Probably the simplest implementation of the suggested program would divide the work for two years into 210 units (unrealistically large, but for the sake of exposition). And the school year would be divided into three quarters of 13 weeks each with an extra quarter of 9 weeks (48 week school year) -- or three 14-week quarters plus a 7-week term (49 week school year). The extra quarter could be used by children, say, the slower group, to catch up with the middle group so as to commence the next school year in that group, or for the middle group to accelerate their pace for assignment to the faster group. Or that extra term could be used for catch-up with their own group for those youngsters having moderate difficulty keeping pace.

In a school system having kindergarten, the initial assignment in 1st grade would be in keeping with their performance in kindergarten; systems without kindergarten must start all first graders at the same level and distinguish between learning pace after Qtr1. And, in a system such as this, it would be common for a student to have a split assignment, partly among one learning speed for reading and partly among another for other subjects.

In these tables "A" represents the units in traditional grades 1 and 2; "B", 3 and 4; "C", 5 and 6.

1st grade----Qtr1--------Qtr2--------Qtr3-------ExtraQ*

2d grade----Qtr1--------Qtr2--------Qtr3-------ExtraQ

3d grade----Qtr1--------Qtr2--------Qtr3-------ExtraQ

4th grade----Qtr1--------Qtr2--------Qtr3-------ExtraQ

5th grade----Qtr1--------Qtr2--------Qtr3-------ExtraQ

6th grade----Qtr1--------Qtr2--------Qtr3-------ExtraQ

7th year----Qtr1--------Qtr2--------Qtr3-------ExtraQ

This presentation is admittedly simplistic, but it should demonstrate the general idea. A trial of the concept could be in, say, third and fourth grades, in a campus style student assignment where students may be regrouped during the day. With system-wide implementation size of student body may be reduced by pairing schools; because of the need for extra transportation it may be wise to teach during time on the bus.

Yes, there are inequities in free time with such a program. But each student must accept that he is what he is; the purpose of school is to prepare him for adulthood, and allowing inadequate school performance sets a poor example and provides a built-in handicap while inadequate challenge produces a colossal waste of ability.

What I have shown is a 600-student school using the simplest implementation. The only possibility for not holding a child back to repeat a grade lies in use of the ExtraQ. In order to shift a child between learning speeds, each class must be offered each quarter, so the student body may reach 1800. Or, two schools on the same campus could be split into grades 1-3 and grades 4-6, thus limiting student bodies to 900.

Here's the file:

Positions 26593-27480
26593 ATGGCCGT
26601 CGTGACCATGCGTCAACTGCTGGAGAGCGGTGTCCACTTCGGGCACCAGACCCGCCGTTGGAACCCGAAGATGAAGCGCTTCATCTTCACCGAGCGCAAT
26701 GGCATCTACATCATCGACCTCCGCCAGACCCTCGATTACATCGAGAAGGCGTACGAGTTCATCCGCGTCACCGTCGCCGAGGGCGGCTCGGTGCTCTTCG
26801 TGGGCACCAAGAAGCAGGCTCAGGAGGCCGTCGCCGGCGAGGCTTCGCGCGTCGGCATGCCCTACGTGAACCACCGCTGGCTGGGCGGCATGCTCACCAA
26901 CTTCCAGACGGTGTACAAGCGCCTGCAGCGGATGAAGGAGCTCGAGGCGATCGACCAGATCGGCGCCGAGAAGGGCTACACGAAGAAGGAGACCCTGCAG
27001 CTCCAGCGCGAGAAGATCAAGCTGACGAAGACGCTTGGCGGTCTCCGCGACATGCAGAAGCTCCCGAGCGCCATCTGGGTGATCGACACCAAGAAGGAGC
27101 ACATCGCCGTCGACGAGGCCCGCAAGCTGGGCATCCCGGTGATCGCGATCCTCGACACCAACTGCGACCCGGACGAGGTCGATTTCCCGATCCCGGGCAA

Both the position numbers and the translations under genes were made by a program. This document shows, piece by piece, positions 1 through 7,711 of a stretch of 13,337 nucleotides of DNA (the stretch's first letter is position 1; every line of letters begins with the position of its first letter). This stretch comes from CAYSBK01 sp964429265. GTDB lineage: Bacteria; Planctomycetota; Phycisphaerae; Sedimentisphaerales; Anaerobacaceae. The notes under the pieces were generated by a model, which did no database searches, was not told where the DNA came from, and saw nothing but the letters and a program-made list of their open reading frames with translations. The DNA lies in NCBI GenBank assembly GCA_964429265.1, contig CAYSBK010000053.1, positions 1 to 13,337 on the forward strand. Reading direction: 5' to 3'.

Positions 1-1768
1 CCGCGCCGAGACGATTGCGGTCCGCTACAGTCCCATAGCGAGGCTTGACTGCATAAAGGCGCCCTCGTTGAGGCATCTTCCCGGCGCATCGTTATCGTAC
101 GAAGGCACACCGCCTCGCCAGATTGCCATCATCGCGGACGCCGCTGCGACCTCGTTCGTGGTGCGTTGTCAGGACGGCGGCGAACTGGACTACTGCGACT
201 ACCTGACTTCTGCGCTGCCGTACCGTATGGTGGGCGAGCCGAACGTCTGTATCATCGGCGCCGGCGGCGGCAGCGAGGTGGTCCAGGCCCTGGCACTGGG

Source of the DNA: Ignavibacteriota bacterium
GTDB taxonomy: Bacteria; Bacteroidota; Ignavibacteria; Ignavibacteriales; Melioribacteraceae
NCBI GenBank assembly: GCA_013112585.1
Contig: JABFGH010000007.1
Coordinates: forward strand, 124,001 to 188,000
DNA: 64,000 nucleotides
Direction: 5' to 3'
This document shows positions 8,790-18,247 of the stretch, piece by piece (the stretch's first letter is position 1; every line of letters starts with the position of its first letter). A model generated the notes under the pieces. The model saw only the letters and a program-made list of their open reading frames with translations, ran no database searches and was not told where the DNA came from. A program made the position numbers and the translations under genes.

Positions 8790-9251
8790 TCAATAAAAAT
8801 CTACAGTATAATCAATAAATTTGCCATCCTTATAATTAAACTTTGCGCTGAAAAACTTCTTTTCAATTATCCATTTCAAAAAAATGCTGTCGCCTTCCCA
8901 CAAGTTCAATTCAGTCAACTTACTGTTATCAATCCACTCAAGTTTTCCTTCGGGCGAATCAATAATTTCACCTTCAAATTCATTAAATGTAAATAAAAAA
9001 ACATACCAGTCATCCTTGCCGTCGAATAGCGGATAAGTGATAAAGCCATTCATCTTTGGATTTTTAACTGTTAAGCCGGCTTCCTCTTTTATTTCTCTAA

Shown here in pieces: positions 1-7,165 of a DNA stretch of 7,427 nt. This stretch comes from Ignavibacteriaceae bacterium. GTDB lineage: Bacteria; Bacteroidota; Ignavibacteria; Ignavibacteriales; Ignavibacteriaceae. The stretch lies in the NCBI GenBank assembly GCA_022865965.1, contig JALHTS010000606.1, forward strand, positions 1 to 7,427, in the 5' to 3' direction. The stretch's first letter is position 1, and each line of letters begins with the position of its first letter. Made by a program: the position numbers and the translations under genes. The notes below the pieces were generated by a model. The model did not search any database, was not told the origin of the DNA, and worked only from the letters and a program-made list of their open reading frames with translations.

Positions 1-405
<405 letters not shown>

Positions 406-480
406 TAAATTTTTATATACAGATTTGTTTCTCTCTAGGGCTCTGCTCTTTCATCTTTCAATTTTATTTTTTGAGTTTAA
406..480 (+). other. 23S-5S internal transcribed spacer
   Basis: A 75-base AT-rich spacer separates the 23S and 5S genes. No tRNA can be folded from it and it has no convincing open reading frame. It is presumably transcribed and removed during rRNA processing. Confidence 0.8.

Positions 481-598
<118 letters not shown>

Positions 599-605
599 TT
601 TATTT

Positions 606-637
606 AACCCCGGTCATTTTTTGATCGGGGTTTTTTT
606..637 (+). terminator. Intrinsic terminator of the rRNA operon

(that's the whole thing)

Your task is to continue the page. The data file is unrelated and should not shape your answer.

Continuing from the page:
One underlying compromise may become necessary in such a scheme as this. Reading is the true foundation for all else; first attention must be given to reading. It would produce a tremendous improvement in educational outcomes were such a program be instituted for reading alone. It would be a much greater challenge to provide for slower or faster students in all subjects and allow for jumping between levels based on their individual altered paces in each subject. It may become necessary to accept some disparity in the total mastery of subjects other than reading. In subjects such as, say, health, reorganization of topics may include earlier in the sequence of units the most important topics. For the slower there may be some material simply not covered; for the middle group the entire body of knowledge would be presented, and for the fast group there may be need for further exploratory work. But a slight difference in topics mastered seems a much more humane and realistic approach than either promoting poorly-prepared students or holding back nearly-prepared students.

Math and science may be paired since it seems most likely that a student would advance equally well in both. Thus reading, math and science may take the first half of the day and other subjects the latter half.

I saw first hand, with my own children, the result of assigning all children of like age to the same grade level regardless of attainment (not intelligence or ability -- attainment). It was an educational nightmare.

Someone must take the initiative to bring sanity into classroom assignments, else we will continue to pump out illiterates from our schools and leave the brightest unchallenged.